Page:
Based on these standards, the district court here erred in at least three respects. First, it omitted to indicate its choice among the approved approaches for discounting awards. Second, it offered no explanation of its estimates of future inflation and interest rates. Third, once the court arrived at a 1% discount rate, it simply deducted 1% from the total pecuniary damages, instead of making deductions from each annual installment.4 In light of these mistakes, we are required to remand the pecuniary award for subsidiary findings and recomputation.5


II. The Non-Pecuniary Awards to Scotty and the Shaws

A. The Award to Scotty


The district court awarded non-pecuniary damages of $5 million. Washington law entitles a plaintiff to damages for pain and suffering, mental anguish, and loss of capacity to lead a normal life, and characterizes such awards as compensatory. See, e.g., Parris v. Johnson, 3 Wash.App. 853, 860 n. 2, 479 P.2d 91, 95 n. 2 (1970). The government contends, however, that these damages are punitive because Scotty's injuries are adequately compensated by the large pecuniary award.


The principal case which supports this view is Flannery for Flannery v. United States, 718 F.2d 108 (4th Cir.1983), cert. denied, --- U.S. ----, 104 S.Ct. 2679, 81 L.Ed.2d 874 (1984). There a district judge, relying on West Virginia law, ordered the United States to pay plaintiff $1.3 million for loss of capacity to enjoy life. The court of appeals reversed, notwithstanding the state supreme court's characterization of such damages as compensatory. The court held that, as a matter of federal law, an award is punitive to the extent a claimant receives more than his "actual loss." 718 F.2d at 111. Since this particular plaintiff was comatose, and therefore unaware of his diminished capacity, the additional money could not compensate him. Id.


The Ninth Circuit has squarely rejected this analysis, however. In Felder, supra, we recognized that such an expansive view of federal law would "impinge seriously upon the architecture of the Act which provides for recovery according to the lex loci delictus." 543 F.2d at 675. The unique position of the United States as both defendant and tax-collector justified a rule requiring deduction of taxes from awards for lost compensation. But we also refused to prevent the plaintiffs from recovering a component of non-pecuniary damages already delimited as compensatory under state law. Id. The proper approach, we decided, is to hold the loss compensable and to reduce the award if a state court would find it excessive. Id. at 674.6 The Sixth Circuit has also refused to adopt the view that any award of damages in excess of a plaintiff's direct or out-of-pocket loss is punitive. In Kalavity, supra, the court held that under Ohio law an award of damages to a widow in a wrongful death action could not be reduced on the ground that she had remarried and received support from her new husband. It found "farfetched" the government's argument that this award did not compensate the plaintiff for an actual loss. The court recognized that damages are "punitive" only when "awarded separately for the sole purpose of punishing a tortfeasor who inflicted injuries 'maliciously or wantonly, and with circumstances of contumely or indignity.' " 584 F.2d at 811 n. 1 (quoting Milwaukee R.R. v. Arms, 1 Otto 489, 493, 91 U.S. 489, 493, 23 L.Ed. 374 (1875)).7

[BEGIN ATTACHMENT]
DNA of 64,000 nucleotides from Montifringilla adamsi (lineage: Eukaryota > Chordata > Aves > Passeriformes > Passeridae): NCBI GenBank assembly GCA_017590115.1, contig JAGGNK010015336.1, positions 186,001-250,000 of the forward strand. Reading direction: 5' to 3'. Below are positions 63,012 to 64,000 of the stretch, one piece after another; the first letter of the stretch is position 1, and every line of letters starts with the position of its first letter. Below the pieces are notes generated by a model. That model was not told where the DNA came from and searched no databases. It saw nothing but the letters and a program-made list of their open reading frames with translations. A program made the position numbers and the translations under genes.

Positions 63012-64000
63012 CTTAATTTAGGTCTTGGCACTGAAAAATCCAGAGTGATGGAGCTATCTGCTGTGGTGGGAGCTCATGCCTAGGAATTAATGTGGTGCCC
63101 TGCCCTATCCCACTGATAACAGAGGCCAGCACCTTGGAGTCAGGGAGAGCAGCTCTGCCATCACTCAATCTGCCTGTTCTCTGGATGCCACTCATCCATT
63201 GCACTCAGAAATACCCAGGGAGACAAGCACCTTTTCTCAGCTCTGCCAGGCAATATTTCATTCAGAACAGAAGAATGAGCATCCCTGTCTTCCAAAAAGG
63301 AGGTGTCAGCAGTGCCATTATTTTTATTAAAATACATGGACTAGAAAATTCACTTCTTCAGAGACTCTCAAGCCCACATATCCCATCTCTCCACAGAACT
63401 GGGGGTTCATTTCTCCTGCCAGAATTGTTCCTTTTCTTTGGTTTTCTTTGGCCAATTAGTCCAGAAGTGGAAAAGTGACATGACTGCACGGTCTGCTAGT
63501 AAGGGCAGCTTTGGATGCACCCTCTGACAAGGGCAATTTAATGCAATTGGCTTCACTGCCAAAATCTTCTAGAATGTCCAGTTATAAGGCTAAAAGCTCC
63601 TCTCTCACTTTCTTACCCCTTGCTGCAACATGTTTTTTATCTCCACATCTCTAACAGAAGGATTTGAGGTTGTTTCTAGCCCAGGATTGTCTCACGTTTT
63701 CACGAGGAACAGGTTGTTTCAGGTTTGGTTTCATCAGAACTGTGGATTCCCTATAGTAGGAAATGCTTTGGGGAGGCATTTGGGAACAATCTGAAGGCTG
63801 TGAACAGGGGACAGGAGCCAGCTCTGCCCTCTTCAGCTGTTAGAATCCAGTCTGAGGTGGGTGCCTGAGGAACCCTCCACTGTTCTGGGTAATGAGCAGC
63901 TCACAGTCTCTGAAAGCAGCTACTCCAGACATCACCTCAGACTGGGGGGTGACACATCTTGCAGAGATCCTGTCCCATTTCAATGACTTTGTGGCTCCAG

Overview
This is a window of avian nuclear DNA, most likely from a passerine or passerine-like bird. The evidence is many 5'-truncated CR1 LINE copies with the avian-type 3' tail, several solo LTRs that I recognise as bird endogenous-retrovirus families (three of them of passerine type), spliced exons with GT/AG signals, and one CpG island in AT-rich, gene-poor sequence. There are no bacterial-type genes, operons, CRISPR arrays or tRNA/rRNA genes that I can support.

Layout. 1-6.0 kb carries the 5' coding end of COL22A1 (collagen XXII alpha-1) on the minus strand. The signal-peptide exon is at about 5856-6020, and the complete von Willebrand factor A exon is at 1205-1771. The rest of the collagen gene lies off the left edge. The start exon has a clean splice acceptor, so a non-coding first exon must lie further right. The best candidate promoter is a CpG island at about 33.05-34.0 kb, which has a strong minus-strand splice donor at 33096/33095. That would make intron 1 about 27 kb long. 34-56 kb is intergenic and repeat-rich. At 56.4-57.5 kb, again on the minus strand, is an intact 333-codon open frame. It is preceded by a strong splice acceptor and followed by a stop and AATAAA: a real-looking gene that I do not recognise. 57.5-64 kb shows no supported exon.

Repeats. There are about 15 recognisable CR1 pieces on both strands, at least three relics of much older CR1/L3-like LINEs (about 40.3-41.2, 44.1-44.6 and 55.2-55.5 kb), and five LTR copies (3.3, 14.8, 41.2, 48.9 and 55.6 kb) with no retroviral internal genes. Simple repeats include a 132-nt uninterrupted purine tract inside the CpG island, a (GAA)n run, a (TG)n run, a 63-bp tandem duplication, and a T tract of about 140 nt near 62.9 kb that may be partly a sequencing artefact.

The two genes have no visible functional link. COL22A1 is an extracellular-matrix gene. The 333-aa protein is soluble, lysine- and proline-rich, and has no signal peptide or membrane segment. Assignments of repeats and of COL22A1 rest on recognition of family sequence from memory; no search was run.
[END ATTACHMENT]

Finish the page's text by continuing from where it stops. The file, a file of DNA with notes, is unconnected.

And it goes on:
Under the law of Washington, awards are considered excessive only if the amount shocks the court's sense of justice or sound judgment. See Harvey v. Wright, 68 Wash.2d 205, 210, 412 P.2d 335, 337 (1966). The circumstances must indicate that the trial judge was swayed by passion or prejudice. We make this determination by comparing the sum to other awards in similar cases within the jurisdiction. See, e.g., Power v. Union Pac. R.R. Co., 655 F.2d 1380, 1388 (9th Cir.1981) (diversity case based on Washington law).


Reviewing a non-pecuniary award presents a "delicate and difficult question." Felder, 543 F.2d at 674. Each case stands on its own facts. This plaintiff's situation is most sympathetic. His injuries are multiple, grievous, and to a large extent, irreversible. Nevertheless, courts are required to maintain some degree of uniformity in cases involving similar losses. Id.


The highest reported verdict in a case of medical malpractice in Washington is $1.1 million. See Klink v. G.D. Searle & Co., 26 Wash.App. 951, 614 P.2d 701 (1980). In Klink, the doctor's negligence caused the plaintiff to suffer "a massive bilateral stroke." Id. 614 P.2d at 703. Moreover, the decision did not specify how the award was allocated between pecuniary and non-pecuniary damages. In Glover for Cobb v. Tacoma General Hosp., 98 Wash.2d 708, 658 P.2d 1230 (1983), the court found reasonable a settlement of $575,000 received by a patient who had been rendered comatose by improper administration of an anesthetic. Once again the amount for each component of damages was not reported.


These cases, while not directly on point, provide substantial guidance. Unlike the plaintiff in Glover, Scotty is not unconscious. There is evidence that he is capable of feeling, can perceive his environment, and is sensitive to auditory stimuli such as music. Based on a careful review of the facts, under the constraint of local law, we can only conclude that the size of Scotty's non-pecuniary award is excessive. We believe justice will be served by reducing this component of damages to $1 million. See, e.g., Felder, 543 F.2d at 676 (reducing non-pecuniary awards on appeal).

B. The Award to the Shaws